This case involves the legal questions of whether the court of appeal erred in its “contract of adhesion” analysis of the arbitration clause in the Agreement, and whether the arbitration clause is unenforceable on general contract principles of consent or adhesion. Thus, we review the matter de novo. See Aguillard [v. Auction Mgmt. Corp., 04–2804, (La. 6/29/05) ], 908 So.2d [1,] 3;  Prasad v. Bullard, 10–291 (La.App. 5 Cir. 10/12/10), 51 So.3d 35, 39;  Horseshoe Entertainment v. Lepinski, 40,753 (La.App. 2 Cir. 3/8/06), 923 So.2d 929, 934, writ denied, 06–792 (La. 6/2/06), 929 So.2d 1259.

Louisiana and federal law explicitly favor the enforcement of arbitration clauses in written contracts. Aguillard, 908 So.2d at 7. Louisiana Binding Arbitration Law (“LBAL”) is set forth in La. R.S. 9:4201 et seq. and expresses a strong legislative policy favoring arbitration. La. R.S. 9:4201 provides:

A provision in any written contract to settle by arbitration a controversy thereafter arising out of the contract, or out of the refusal to perform the whole or any part thereof, or an agreement in writing between two or more persons to submit to arbitration any controversy existing between them at the time of the agreement to submit, shall be valid, irrevocable, and enforceable, save upon such grounds as exist at law or in equity for the revocation of any contract.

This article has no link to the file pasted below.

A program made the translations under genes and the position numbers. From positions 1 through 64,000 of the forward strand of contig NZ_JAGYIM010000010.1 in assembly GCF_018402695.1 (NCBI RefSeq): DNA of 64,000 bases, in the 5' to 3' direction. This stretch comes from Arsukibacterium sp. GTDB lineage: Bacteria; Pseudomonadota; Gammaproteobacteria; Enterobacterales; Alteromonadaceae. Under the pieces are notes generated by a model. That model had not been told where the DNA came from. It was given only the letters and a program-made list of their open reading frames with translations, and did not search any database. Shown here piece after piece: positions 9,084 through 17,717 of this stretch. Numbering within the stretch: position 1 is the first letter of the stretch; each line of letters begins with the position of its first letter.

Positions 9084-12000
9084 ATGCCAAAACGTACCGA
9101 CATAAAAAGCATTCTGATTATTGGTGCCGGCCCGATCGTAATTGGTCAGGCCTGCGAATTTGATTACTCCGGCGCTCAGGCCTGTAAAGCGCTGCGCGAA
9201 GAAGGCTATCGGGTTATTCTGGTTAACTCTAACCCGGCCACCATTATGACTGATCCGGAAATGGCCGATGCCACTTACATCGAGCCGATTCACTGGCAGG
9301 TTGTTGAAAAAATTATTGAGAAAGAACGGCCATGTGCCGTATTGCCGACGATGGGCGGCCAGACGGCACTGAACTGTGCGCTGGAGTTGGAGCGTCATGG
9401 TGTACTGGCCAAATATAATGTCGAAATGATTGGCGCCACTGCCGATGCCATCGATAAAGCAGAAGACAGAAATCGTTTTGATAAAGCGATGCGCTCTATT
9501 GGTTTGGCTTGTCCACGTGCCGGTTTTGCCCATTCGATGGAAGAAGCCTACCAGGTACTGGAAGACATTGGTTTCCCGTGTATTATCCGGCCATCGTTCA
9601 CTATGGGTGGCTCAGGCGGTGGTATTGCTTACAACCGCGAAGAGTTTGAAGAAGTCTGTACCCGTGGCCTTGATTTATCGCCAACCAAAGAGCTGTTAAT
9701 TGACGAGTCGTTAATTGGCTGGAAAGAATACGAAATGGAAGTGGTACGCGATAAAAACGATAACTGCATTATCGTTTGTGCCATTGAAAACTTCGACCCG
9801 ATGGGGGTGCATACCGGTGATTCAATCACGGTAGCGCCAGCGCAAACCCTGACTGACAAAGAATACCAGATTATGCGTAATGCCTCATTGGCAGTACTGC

As this court recognized in Aguillard, “[s]uch favorable treatment echos the Federal Arbitration Act (“FAA”), 9 U.S.C. § 1, et seq.” 908 So.2d at 7. We noted the LBAL is virtually identical to the FAA, and determinations regarding the viability and scope of arbitration clauses are the same under either law, thus federal jurisprudence interpreting the FAA may be considered in construing the LBAL. Id. at 18. Further, to the extent that federal and state law differ, the FAA preempts state law as to any written arbitration agreement in a contract involving interstate commerce. Hodges v. Reasonover, 12–0043 (La. 7/2/12), 103 So.3d 1069, 1072;  FIA Card Services, N.A. v. Weaver, 10–1372 (La. 3/15/11), 62 So.3d 709, 712;  Collins v. Prudential Ins. Co. of America, 99–1423 (La. 1/19/00), 752 So.2d 825, 827.